Thursday, March 3, 2011

Old V-Neck Shirts into "Poquito Pants"

My husband cleaned out some old V-Neck T-shirts from his collection and I couldn't resist the temptation to make them into non-waterproof side-snapping training pants.  I modeled the pattern after Poquito Pants, which I LOVED using when my son was young.  They fit on his hips, and trim, so that he wore them for many months and I didn't feel like they hindered his movement at all.  At $18 each, I didn't buy enough of them (by the time I realized how great they were, he was too big for their greatness), and hope my version works as wonderfully as the original.

To make these, I traced my trainers, and added 1/4" on each tab where they were folded under (to account for seam allowance).  I didn't add a seam allowance on any of the other edges, since they were bound with FOE, which doesn't add any width (or so I thought).  Mine ended up a bit wide through the middle when compared to the original at the end.  This was probably a cutting error, but could have been a pattern drafting mistake.  If I make these again (which I probably won't), I would make it thinner through the crotch by half an inch so that the soaker hits the FOE instead of having any extra space on either side.

I used two of the pattern for each trainer, and got enough for about two and a half trainers per t-shirt.  I stitched my soaker onto the inner piece using a wide zig-zag before assembling the trainer.  For the soaker, I used scraps from these shirts, plus other scraps.  I have gotten into the habit of cutting scraps into the soaker shape and have a bin full of soakers ready to be used when needed.  In the original training pant, hers are thick through the middle, and mine ended up a  lot less so. I am confident they will hold "one wet," though, which is my intention.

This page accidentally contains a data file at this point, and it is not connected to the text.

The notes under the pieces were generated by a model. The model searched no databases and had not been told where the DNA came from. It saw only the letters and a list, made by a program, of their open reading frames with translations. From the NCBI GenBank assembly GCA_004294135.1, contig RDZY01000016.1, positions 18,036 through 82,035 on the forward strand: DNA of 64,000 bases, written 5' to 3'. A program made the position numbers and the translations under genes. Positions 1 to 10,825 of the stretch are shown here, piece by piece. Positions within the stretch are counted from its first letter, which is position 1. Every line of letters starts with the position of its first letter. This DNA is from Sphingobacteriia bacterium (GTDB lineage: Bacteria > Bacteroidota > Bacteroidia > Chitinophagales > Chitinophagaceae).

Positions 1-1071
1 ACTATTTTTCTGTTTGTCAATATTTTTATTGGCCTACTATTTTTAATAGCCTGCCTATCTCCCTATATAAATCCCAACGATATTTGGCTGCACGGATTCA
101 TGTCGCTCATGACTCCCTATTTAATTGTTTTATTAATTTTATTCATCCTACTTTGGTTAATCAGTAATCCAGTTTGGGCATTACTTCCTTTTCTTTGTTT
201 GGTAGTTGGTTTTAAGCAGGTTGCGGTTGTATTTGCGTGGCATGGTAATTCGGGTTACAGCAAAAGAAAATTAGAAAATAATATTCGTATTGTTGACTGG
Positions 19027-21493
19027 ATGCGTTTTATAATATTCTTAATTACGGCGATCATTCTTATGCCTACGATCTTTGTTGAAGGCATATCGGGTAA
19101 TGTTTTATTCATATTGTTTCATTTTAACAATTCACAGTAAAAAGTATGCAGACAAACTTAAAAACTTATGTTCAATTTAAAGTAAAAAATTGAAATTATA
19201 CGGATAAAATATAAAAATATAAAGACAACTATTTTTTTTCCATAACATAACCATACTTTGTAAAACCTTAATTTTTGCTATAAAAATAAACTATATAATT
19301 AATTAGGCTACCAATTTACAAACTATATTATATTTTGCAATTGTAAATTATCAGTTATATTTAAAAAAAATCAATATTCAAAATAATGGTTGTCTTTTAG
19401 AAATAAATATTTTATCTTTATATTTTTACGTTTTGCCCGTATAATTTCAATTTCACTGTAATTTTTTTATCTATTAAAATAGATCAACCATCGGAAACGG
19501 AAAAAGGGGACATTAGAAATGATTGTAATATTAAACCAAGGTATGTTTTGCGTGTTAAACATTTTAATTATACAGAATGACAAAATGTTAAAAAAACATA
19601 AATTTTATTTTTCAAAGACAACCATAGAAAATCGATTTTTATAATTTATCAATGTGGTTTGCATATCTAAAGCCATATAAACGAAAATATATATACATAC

She used a serger to attach the FOE, and I used a zig-zag stitch.  I left each edge open as she did, then folded them over at the end and zig-zagged across the rough edge to keep it from fraying (she serged here).  The original of these had hardly stretched FOE, and I only lightly stretched mine to imitate this.  Maybe this is how the real Poquito Pants have such a long life for babies (so many months' of use at a time when babies grow and change a lot).

She did one layer of snaps on the front tabs and I did the same with my Kam snaps.  On the back, she attached three sets of two snaps.  I recall not using them all when my son was young, and when I spaced mine one inch apart, as I do when making diapers, the area covered by snaps was the same on mine as hers (i.e. hers were spaced more closely than I thought was necessary).  So I did two sets on the back, and can go back and add a third row if necessary.  I think that my FOE ended up being pulled more tightly than hers, and perhaps the third row of snaps makes up for some of the lack of pulling on hers??? I am curious how this modification will end up working out.

I am really excited to use these.  I did them in white ~ except the couple with red FOE across just the back which my 2.5 year old BEGGED me to add while nicely sitting in my lap as I made a few of these.  How could I argue with some extra sewing time and an interested child?.  I used white because that's the color of the old t-shirts, plus I wanted the option to use bleach and really keep them clean if need be.  Their peak time of use will be the first three months if I got the sizing right.  If all goes as smoothly as it did with our 2.5 year old, then that is the time that Baby will be still occasionally pooping out of the toilet (our son was reliable pooping in the potty by 3 months thanks to EC/ diaper-free baby).

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  1. Repurposing old clothes is a good idea. Have you tried recycling other types of clothes, like old jeans for instance? We have lots of those at home, and it would be a shame to throw them away.

    Lee Dove

  2. I used old jeans for this project...



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